Vamos A Aprender Español — 3 Effective Tactics For Learning The Language

I find that the way Spanish is taught in school lacks essential elements that can make classes thoroughly successful. It’s such a shame, really, because Spanish is such a beautiful language and it’s a great foundation for learning other languages. However, most Spanish elective classes fail at being creative and relevant beyond the context of school; this is basically the reason why only a quarter of my class passed the subject at the end of the term. Luckily for me, I didn’t really flunk it; my professor said my grades were okay enough (it’s great having a sister who speaks fluent Spanish). I just failed to submit some requirements for the class. Honestly, I didn’t really learn much in class because I was always bored to the bone just reading the lists of vocabulary words and conjugations.

Anyway, after that “epic fail” of a Spanish class, I decided to try to learn the language a bit more for while I didn’t get good grades, that wasn’t enough to kill my interest in the language. To help me “absorb” the language better, mi hermana, the Spanish teacher, suggested some tactics that could help.

First one was to learn Spanish songs, and translate the parts that I can before checking the official English version. Very effective. I started with Aventura’s song, “Obsesion” which was a particularly good exercise because it had dialogues, told a very familiar story, and was really funny in its cheesiness. I followed that up with “Sin Miedo a Nada” and then “Sabes” by Alex Ubago. From memorizing those songs alone, I managed to expand my vocabulary and learned some lines that I could easily throw around.

Second was to watch telenovelas; they were all the rage back then so I had no complaints — everything from “La Usurpadora,” to “La Mujer de Judas,” to “Gata Salvaje,” to “El Niño que Vino del Mar” — I watched them all. My sister translated the parts that I couldn’t understand and just reviewed me. The really cool thing about watching those was that I also learned correct pronunciation and intonation.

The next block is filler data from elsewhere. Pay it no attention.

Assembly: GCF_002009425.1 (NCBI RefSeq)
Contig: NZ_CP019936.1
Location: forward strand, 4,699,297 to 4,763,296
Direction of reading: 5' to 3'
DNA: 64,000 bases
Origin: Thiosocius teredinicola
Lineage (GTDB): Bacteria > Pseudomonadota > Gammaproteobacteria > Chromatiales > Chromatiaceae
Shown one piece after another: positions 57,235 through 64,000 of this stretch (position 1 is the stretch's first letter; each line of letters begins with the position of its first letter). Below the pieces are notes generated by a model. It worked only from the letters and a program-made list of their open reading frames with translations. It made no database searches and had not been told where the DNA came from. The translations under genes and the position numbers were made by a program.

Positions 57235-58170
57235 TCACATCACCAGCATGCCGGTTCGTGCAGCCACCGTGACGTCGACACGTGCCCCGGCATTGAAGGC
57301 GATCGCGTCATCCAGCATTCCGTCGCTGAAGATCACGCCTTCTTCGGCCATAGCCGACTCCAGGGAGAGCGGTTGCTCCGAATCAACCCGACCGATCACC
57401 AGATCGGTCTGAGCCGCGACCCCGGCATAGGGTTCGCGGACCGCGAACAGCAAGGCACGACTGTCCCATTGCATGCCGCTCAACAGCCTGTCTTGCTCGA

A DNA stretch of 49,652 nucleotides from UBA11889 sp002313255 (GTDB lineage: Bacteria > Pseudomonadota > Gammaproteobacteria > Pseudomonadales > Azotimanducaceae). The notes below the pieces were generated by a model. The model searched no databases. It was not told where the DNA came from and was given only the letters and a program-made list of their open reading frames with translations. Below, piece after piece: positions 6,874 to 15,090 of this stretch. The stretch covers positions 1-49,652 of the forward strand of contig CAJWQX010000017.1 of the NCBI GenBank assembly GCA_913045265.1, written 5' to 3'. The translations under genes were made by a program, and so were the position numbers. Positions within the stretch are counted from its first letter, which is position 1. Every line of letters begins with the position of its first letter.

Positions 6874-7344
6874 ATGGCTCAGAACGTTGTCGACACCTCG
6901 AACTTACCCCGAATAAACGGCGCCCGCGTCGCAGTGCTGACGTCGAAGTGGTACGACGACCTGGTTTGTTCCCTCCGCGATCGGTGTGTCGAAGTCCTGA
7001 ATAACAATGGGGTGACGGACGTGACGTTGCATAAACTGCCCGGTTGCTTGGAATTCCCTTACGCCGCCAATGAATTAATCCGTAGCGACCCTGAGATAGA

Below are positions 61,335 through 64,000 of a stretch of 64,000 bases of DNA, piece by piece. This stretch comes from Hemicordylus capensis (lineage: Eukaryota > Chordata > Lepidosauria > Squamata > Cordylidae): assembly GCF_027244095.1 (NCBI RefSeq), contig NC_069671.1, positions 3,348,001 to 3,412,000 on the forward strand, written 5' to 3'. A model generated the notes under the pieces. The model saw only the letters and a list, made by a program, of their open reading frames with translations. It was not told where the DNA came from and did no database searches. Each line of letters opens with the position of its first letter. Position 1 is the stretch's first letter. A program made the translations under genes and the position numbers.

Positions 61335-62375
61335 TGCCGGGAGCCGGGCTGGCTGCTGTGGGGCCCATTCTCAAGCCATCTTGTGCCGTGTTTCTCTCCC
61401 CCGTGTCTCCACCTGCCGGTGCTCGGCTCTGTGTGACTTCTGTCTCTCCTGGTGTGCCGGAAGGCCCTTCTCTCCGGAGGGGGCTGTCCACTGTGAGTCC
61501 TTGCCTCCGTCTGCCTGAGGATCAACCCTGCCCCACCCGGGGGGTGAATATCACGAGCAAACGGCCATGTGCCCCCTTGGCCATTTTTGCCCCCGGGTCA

And the last one was to speak the language as often as I can so I could build my confidence. This was effective for a time but I got lazy. That’s usually the problem when most people around you do not speak the same language, which is why my sister strongly recommended studying under teachers from Ecela Spanish ( in a Spanish-speaking country like Argentina, Chile, Mexico, Spain, and others, just like she did. Immersion is the best way to learn a language, for not only do you become thoroughly familiar with it but it also triggers your survival instincts. You’re left with no choice but to learn from everything and everywhere, and then apply what you’ve learned, all in an accelerated space; otherwise, you’d constantly have trouble going about daily activities.

Learning a language is obviously not just a cranial thing; immersion is required because it grows interest and forces consistent application. If Spanish classes in schools provide such experiences, the language can better establish its relevance, and I’m certain that they’d be more successful in producing students that can use the language to their great advantage.

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